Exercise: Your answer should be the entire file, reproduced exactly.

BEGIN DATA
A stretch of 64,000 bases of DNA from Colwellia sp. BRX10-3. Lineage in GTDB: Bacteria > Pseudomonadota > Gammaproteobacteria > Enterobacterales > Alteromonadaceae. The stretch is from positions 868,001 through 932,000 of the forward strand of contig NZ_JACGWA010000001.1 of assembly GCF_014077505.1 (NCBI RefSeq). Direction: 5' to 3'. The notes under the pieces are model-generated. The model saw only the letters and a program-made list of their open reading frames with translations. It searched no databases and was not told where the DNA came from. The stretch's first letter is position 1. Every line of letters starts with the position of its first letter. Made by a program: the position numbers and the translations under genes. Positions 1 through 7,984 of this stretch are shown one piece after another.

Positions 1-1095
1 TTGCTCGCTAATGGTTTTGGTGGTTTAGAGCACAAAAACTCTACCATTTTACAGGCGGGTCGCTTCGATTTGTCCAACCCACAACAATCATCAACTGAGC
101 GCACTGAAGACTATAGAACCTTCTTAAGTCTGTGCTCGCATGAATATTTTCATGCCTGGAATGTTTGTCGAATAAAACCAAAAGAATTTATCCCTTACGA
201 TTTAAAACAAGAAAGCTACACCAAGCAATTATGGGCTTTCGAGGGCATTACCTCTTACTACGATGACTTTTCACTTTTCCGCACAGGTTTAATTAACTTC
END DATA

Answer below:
A stretch of 64,000 bases of DNA from Colwellia sp. BRX10-3. Lineage in GTDB: Bacteria > Pseudomonadota > Gammaproteobacteria > Enterobacterales > Alteromonadaceae. The stretch is from positions 868,001 through 932,000 of the forward strand of contig NZ_JACGWA010000001.1 of assembly GCF_014077505.1 (NCBI RefSeq). Direction: 5' to 3'. The notes under the pieces are model-generated. The model saw only the letters and a program-made list of their open reading frames with translations. It searched no databases and was not told where the DNA came from. The stretch's first letter is position 1. Every line of letters starts with the position of its first letter. Made by a program: the position numbers and the translations under genes. Positions 1 through 7,984 of this stretch are shown one piece after another.

Positions 1-1095
1 TTGCTCGCTAATGGTTTTGGTGGTTTAGAGCACAAAAACTCTACCATTTTACAGGCGGGTCGCTTCGATTTGTCCAACCCACAACAATCATCAACTGAGC
101 GCACTGAAGACTATAGAACCTTCTTAAGTCTGTGCTCGCATGAATATTTTCATGCCTGGAATGTTTGTCGAATAAAACCAAAAGAATTTATCCCTTACGA
201 TTTAAAACAAGAAAGCTACACCAAGCAATTATGGGCTTTCGAGGGCATTACCTCTTACTACGATGACTTTTCACTTTTCCGCACAGGTTTAATTAACTTC